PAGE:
The Massachusetts Division of Banks proposed amendments to current regulations to implement the “Act to Prevent Unnecessary and Unreasonable Foreclosures,” which went into effect November 1, 2012 (see August 7, 2012 Alert). The Act requires creditors holding “certain mortgage loans,” which are defined by features of the loan (e.g., interest-only or adjustable rate mortgages), to “take reasonable steps and a good faith effort to avoid foreclosure.” The proposed amendments set forth form notices to be used by servicers as required by the Act (i.e., Right to Request Modified Mortgage Loan Notice and Right to Cure Notice).
The proposed amendments also establish a safe harbor for compliance. Under the proposed regulations, a creditor that does not provide the required Right to Request a Modified Mortgage Loan Notice and written assessment satisfies the requirements under the Act if the creditor can demonstrate one of the following: (1) that any time within the previous 3 years preceding the delivery of the Right to Cure Notice, the borrower accepted a permanent loan modification of a “certain mortgage loan” that provided for an affordable monthly payment; (2) that at any time within the previous 3 years preceding the delivery of the Right to Cure Notice, the creditor notified the borrower of his or her ineligibility for a modified mortgage; or (3) the creditor attempted a good faith effort to resolve the default with the borrower, but was unable to do so and is eligible to shorten the cure period from 150 to 90 days as permitted by Massachusetts law.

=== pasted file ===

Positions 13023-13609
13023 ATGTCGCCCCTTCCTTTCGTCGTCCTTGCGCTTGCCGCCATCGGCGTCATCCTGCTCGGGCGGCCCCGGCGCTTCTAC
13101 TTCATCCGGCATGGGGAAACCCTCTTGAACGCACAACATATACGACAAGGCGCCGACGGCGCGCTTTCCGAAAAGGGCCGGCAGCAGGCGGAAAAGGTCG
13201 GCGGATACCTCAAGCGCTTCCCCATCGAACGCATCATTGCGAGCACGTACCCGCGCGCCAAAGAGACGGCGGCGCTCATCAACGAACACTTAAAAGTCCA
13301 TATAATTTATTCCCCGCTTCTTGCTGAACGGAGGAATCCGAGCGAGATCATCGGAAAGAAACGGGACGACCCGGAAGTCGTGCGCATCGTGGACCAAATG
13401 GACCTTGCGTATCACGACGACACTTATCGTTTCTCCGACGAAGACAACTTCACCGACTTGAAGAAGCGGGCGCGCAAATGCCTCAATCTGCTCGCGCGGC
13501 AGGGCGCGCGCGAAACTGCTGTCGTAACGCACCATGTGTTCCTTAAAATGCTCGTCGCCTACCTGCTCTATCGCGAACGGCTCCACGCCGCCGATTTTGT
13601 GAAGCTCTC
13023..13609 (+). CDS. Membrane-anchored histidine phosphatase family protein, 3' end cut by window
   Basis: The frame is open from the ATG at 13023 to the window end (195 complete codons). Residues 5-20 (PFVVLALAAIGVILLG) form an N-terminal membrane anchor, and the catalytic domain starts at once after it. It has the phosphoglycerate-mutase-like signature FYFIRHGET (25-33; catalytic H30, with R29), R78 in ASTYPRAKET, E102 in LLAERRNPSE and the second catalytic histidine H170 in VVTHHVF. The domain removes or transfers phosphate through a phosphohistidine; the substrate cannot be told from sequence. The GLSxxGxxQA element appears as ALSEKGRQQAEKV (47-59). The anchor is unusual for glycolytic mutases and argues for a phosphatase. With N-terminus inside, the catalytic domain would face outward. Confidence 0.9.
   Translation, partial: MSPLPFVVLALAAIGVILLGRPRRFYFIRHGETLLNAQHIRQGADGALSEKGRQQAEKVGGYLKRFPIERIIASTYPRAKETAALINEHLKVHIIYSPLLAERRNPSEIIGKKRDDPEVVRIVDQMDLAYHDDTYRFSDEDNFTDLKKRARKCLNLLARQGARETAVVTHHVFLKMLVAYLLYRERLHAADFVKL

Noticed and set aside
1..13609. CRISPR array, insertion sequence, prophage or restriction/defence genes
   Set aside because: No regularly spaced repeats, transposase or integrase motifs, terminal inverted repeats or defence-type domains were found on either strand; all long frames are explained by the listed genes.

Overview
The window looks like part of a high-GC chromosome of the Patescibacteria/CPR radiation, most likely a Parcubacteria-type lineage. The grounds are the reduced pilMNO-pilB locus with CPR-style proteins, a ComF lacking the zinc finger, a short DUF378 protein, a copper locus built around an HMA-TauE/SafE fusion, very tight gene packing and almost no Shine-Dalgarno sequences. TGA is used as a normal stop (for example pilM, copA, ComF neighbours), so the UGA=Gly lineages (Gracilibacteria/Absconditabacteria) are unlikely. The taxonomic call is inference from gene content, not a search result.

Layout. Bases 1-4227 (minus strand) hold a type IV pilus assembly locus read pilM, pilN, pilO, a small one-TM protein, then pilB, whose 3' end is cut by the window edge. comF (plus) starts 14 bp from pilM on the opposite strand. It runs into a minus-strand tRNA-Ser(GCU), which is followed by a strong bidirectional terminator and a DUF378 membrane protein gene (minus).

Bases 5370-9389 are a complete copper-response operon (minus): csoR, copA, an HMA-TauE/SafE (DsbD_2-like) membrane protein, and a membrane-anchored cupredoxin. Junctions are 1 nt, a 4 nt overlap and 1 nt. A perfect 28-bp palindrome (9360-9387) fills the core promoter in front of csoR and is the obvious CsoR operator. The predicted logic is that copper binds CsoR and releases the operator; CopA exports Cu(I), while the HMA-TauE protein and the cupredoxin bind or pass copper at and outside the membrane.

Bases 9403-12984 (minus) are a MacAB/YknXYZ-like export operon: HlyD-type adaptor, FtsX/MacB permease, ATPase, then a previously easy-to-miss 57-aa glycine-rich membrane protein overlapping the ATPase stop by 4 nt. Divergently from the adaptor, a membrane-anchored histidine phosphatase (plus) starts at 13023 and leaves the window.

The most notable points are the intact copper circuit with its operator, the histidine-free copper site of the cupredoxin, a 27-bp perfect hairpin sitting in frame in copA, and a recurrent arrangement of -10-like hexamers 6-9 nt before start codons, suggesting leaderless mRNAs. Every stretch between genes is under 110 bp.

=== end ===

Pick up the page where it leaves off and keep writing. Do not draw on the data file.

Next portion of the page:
The Division of Banks has also scheduled a February 6, 2013 hearing for public comments on the proposed amendments to the regulations.